Here’s a cool little tool using Google Maps that checks to see if you’re able to receive Freeview HD.


Toss the telly

Check out this freeview game called “Toss the telly”.

It’s less than a month until the Beijing Olympics in which TVNZ will be broadcasting for the first time in HD via the Freeview platform. Despite being widely hyped at the Freeview HD launch in April, only 7,594 boxes have been sold to date.

Freeview’s marketing manager, Sam Irvine, told us that the figures were in line with their expectations.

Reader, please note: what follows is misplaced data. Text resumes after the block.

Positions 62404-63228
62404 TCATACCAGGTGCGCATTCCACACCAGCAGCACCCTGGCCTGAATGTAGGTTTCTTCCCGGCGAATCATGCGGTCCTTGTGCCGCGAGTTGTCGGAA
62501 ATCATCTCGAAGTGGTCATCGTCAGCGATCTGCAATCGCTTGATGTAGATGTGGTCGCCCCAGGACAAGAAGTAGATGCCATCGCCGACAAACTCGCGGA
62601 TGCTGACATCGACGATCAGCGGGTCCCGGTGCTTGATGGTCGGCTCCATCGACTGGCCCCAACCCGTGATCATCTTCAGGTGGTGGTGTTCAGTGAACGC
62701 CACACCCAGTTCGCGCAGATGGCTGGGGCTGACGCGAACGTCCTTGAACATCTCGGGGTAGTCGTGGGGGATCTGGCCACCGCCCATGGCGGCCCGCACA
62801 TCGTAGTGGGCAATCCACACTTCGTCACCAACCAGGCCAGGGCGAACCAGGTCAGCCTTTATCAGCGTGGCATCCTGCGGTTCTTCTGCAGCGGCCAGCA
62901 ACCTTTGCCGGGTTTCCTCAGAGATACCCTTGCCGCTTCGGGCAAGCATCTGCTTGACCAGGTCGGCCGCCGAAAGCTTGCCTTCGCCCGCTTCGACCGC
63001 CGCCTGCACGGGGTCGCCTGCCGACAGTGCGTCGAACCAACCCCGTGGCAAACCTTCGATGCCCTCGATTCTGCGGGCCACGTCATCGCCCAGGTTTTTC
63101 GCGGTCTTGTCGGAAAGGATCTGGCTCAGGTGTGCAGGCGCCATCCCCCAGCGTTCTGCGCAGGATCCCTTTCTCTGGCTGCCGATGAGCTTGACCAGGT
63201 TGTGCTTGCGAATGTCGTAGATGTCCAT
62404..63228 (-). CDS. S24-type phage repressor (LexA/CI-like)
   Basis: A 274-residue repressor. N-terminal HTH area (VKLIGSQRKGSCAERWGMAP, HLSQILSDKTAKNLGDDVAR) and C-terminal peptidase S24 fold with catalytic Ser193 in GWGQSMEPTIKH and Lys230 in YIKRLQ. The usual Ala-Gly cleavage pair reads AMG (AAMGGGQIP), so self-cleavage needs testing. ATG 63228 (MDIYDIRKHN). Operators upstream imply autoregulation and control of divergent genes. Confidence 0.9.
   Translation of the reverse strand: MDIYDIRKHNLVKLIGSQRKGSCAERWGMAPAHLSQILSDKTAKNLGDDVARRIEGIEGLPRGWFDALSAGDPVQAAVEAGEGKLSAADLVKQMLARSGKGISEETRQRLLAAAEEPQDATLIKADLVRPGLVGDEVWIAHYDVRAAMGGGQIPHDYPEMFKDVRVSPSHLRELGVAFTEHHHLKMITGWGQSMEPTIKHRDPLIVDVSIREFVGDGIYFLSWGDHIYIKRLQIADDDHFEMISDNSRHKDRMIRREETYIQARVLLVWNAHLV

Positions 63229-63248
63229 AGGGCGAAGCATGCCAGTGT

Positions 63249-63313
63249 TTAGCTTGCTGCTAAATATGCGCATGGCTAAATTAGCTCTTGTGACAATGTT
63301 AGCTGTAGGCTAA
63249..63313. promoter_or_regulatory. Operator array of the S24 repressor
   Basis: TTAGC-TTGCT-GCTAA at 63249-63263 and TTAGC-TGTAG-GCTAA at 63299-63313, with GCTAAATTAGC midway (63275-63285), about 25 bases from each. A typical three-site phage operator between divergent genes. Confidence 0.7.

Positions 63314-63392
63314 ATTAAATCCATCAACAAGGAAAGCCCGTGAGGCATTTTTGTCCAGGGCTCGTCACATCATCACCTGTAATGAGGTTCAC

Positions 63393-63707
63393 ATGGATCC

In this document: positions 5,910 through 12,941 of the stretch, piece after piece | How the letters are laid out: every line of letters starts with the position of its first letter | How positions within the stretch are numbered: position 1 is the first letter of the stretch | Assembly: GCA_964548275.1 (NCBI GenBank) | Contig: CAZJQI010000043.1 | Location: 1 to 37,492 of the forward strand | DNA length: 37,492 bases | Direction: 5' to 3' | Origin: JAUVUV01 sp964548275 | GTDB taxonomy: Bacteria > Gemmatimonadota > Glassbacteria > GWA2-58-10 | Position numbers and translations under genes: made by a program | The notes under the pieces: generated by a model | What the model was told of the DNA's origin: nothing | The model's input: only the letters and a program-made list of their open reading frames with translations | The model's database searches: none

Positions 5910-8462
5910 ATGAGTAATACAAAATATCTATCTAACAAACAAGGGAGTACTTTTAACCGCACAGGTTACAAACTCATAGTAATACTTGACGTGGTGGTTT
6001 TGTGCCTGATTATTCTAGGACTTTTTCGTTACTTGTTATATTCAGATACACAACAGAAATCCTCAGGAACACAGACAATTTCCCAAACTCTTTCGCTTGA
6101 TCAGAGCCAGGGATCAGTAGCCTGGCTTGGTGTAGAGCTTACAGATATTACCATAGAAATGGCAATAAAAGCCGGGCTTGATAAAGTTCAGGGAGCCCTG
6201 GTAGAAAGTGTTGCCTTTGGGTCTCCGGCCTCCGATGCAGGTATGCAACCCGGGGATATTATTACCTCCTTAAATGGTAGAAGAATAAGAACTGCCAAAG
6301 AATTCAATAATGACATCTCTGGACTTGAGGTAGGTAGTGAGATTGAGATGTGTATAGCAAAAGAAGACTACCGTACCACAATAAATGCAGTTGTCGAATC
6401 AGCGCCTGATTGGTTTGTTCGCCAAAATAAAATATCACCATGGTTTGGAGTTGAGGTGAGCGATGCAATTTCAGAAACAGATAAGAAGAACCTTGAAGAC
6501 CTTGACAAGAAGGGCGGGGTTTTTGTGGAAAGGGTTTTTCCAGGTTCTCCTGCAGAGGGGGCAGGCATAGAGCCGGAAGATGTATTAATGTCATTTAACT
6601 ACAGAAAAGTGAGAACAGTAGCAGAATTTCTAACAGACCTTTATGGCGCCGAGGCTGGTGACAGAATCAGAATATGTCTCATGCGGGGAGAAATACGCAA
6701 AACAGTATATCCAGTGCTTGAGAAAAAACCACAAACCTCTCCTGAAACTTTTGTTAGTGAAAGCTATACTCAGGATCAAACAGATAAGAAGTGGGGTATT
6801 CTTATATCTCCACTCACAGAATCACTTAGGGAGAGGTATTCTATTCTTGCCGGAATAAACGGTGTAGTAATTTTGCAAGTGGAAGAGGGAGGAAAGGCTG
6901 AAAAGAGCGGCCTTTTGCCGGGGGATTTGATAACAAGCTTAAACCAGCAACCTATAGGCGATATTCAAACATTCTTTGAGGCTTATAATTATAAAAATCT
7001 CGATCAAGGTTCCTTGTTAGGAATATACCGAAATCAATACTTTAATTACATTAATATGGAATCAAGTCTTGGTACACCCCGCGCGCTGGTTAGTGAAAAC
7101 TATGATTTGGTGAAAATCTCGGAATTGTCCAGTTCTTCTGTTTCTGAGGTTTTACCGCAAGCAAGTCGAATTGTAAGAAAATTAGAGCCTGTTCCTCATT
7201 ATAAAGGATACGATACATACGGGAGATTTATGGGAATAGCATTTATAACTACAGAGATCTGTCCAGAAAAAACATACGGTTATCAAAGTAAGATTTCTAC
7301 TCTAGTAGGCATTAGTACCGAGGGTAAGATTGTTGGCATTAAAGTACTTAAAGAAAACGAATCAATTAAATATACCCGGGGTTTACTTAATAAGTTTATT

“With last weeks launch of the first Freeview|HDTM built in TVs (iDTV) by Sony and with more TV manufacturers on the way, plus another three receivers completing testing and nearly ready for market, we’re confident that increased consumer choice will accelerate uptake.”

“So will the launch next week of the marketing campaigns promoting TVNZs, Freeview exclusive, HD and 2 channel coverage of the Beijing Olympic games. This is the major sporting event of the year and as we saw with the Rugby World cup will have an impact on sales of Freeview products.”

Sky spokesman Tony O’Brien wouldn’t confirm how many customers have signed up for their new MySKY HDi boxes but said they plan to release figures in August.